Comparison SL or D5500 rear

If the front view area (width x height) of the cameras is taken as an aggregate measure of their size, the Nikon D5500 is notably smaller (21 percent) than the Leica SL. Moreover, the D5500 is substantially lighter (50 percent) than the SL. It is worth mentioning in this context that the SL is splash and dust resistant, while the D5500 does not feature any corresponding weather-sealing.

The above size and weight comparisons are to some extent incomplete since they do not consider the interchangeable lenses that both of these cameras require. Hence, you might want to study and compare the specifications of available lenses in order to get the full picture of the size and weight of the two camera systems.

The table below summarizes the key physical specs of the two cameras alongside a broader set of comparators. If you would like to visualize and compare a different camera combination, you can navigate to the CAM-parator app and make your selection from a broad list of cameras there.

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Body Specifications
    Camera
Model
Camera
Width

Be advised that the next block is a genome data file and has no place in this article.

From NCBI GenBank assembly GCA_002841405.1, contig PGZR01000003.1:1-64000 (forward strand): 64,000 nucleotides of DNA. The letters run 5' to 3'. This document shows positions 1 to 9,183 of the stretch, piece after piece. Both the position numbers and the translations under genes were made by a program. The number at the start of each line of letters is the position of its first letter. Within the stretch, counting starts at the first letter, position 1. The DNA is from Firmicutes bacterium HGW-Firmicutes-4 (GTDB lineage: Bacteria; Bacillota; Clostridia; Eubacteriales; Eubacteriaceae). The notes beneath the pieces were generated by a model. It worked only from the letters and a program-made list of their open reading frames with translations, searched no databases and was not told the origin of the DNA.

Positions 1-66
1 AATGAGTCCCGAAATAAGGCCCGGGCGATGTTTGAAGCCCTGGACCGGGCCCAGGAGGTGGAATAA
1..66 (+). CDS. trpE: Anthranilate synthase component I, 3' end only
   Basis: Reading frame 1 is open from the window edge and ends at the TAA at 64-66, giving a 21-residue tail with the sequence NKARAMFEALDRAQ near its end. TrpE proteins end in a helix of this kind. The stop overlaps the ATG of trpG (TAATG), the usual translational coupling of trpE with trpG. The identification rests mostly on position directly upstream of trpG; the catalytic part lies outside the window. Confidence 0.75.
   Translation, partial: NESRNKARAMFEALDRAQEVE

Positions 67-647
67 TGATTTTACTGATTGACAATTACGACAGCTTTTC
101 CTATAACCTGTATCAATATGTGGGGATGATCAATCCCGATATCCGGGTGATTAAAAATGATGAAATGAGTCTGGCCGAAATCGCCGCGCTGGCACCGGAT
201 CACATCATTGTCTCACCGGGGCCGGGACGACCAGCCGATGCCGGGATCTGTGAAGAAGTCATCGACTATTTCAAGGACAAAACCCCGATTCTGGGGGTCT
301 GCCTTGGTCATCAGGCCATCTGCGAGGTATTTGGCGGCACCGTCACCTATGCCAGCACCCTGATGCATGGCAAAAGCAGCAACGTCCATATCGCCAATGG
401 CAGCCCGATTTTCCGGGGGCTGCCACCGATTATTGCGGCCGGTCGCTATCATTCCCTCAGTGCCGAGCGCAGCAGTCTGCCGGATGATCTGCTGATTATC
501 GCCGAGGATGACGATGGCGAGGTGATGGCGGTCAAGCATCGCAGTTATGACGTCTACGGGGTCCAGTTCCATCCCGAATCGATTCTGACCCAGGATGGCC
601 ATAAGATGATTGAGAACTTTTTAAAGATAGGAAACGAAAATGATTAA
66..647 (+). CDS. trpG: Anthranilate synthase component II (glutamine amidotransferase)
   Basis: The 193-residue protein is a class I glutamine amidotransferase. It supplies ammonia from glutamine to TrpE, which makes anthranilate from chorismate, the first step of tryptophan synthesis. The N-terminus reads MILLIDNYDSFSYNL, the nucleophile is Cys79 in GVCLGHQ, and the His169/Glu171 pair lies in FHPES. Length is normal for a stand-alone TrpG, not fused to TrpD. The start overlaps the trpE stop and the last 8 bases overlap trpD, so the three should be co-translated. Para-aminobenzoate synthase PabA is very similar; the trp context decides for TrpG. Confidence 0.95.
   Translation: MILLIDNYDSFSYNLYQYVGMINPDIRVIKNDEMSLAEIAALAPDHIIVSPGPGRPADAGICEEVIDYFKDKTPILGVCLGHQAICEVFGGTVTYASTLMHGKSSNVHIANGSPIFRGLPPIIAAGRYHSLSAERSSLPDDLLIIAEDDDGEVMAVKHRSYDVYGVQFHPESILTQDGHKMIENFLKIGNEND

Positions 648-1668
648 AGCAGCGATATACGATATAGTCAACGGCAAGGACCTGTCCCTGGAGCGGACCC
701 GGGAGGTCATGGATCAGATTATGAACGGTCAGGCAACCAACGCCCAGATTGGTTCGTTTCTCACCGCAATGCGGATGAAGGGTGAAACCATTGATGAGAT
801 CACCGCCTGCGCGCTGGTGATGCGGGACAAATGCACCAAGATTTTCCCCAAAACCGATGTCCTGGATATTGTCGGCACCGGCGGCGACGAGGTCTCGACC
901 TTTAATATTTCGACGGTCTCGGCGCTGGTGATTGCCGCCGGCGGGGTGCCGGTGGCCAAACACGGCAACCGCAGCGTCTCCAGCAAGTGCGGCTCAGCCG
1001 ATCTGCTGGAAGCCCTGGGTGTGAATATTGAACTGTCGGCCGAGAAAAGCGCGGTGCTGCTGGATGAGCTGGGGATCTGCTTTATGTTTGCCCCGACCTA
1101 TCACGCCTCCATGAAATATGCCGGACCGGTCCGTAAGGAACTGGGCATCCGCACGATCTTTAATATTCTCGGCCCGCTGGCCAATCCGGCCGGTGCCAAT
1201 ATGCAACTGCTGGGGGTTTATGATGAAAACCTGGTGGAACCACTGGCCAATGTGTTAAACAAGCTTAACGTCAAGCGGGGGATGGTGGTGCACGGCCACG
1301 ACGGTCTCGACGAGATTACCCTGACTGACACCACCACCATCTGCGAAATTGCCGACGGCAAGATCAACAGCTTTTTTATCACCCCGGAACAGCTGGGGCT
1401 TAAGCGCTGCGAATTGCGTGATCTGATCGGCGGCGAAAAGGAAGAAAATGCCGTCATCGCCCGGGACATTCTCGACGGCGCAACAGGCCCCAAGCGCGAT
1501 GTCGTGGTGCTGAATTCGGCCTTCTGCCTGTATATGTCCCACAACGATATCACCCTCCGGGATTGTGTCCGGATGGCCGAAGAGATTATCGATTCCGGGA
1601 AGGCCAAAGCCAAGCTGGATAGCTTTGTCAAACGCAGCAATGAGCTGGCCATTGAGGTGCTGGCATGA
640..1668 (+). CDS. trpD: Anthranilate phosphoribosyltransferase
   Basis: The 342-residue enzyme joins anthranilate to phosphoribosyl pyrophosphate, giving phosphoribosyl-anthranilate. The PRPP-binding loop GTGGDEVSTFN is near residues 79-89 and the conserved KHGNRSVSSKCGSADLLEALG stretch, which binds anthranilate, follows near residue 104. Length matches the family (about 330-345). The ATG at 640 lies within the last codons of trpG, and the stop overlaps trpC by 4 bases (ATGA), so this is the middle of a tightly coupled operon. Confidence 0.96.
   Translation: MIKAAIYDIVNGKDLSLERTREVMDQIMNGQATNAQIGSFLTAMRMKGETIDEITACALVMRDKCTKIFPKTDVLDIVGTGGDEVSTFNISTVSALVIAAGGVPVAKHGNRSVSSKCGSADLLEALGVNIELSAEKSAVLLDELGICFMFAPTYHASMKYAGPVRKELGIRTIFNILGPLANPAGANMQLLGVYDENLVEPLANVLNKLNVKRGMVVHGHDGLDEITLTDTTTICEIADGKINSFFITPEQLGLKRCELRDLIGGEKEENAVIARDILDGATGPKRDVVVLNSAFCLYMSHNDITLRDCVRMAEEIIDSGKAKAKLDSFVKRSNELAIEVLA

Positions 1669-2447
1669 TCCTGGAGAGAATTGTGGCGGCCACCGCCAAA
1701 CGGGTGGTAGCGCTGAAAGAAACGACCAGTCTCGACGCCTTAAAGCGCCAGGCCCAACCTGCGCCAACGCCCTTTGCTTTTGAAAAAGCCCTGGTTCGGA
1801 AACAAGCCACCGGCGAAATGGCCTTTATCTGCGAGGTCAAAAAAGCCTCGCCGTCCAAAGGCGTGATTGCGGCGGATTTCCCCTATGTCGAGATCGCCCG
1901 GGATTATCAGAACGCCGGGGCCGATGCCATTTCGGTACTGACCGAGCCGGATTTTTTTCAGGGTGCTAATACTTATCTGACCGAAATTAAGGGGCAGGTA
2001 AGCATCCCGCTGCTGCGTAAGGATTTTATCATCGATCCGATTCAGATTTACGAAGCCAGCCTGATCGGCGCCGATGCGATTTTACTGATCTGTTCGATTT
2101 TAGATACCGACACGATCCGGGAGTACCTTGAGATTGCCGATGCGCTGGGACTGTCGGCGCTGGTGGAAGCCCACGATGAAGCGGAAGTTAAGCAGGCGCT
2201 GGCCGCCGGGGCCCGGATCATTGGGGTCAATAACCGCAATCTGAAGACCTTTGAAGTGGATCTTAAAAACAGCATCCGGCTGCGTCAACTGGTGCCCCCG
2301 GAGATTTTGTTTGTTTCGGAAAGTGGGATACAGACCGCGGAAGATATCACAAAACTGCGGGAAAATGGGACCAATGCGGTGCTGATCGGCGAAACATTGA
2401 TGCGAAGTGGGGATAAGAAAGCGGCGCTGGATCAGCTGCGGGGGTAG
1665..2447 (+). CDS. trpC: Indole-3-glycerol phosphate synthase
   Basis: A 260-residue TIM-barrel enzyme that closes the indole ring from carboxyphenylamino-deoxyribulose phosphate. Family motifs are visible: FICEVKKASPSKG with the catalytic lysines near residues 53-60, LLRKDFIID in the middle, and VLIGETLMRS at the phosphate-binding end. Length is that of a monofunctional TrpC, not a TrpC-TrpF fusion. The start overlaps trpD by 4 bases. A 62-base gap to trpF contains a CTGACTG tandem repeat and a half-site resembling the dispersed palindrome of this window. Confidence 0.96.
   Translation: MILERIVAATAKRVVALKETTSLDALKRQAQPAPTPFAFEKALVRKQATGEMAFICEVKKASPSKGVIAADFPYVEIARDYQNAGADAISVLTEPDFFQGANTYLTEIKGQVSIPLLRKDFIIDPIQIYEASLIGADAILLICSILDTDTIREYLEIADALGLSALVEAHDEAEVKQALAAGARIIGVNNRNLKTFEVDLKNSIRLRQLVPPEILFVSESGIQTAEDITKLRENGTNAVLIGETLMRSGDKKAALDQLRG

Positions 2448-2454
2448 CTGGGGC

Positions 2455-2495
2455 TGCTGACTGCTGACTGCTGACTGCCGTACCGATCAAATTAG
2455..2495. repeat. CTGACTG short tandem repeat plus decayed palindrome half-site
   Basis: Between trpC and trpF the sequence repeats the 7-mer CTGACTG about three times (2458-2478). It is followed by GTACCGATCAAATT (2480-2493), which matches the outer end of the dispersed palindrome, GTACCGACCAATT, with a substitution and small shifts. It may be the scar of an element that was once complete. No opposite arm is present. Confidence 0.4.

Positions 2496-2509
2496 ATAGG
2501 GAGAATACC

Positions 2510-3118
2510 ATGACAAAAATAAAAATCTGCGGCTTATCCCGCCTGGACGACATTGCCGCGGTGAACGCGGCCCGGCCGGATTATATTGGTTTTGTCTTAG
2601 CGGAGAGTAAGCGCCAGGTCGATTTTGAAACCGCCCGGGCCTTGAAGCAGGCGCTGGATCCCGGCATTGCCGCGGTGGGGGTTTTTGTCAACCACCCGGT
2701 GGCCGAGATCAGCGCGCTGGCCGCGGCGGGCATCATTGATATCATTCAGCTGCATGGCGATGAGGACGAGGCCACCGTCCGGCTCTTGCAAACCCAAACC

Camera
Height
Camera
Depth
Camera
Weight
Battery
Life
Weather
Sealing
Camera
Launch
Launch
Price (USD)
Street
Price
1.
 
Leica SL 147 mm 104 mm 39 mm 847 g 400 Y Oct 2015 7,450 i
2.
 
Nikon D5500 124 mm 97 mm 70 mm 420 g 820 n Jan 2015 899 i
3.
 
Canon 5D Mark IV 151 mm 116 mm 76 mm 890 g 900 Y Aug 2016 3,499 i
4.
 
Canon 80D 139 mm 105 mm 79 mm 730 g 960 Y Feb 2016 1,199 i
5.
 
Canon M5 116 mm 89 mm 61 mm 427 g 295 n Sep 2016 979 i
6.
 
Hasselblad X1D 150 mm 98 mm 71 mm 725 g .. Y Jun 2016 8,995 i
7.
 
Leica SL2 146 mm 107 mm 42 mm 953 g 370 Y Nov 2019 5,999 i
8.
 
Leica M10 139 mm 80 mm 39 mm 660 g 210 Y Jan 2017 6,595 i
9.
 
Leica M Typ 240 139 mm 80 mm 42 mm 680 g .. Y Sep 2012 6,950 i
10.
 
Nikon D5600 124 mm 97 mm 70 mm 465 g 970 n Nov 2016 699 i
11.
 
Nikon D5 160 mm 159 mm 92 mm 1415 g 3780 Y Jan 2016 6,499 i
12.
 
Nikon D500 147 mm 115 mm 81 mm 860 g 1240 Y Jan 2016 1,999 i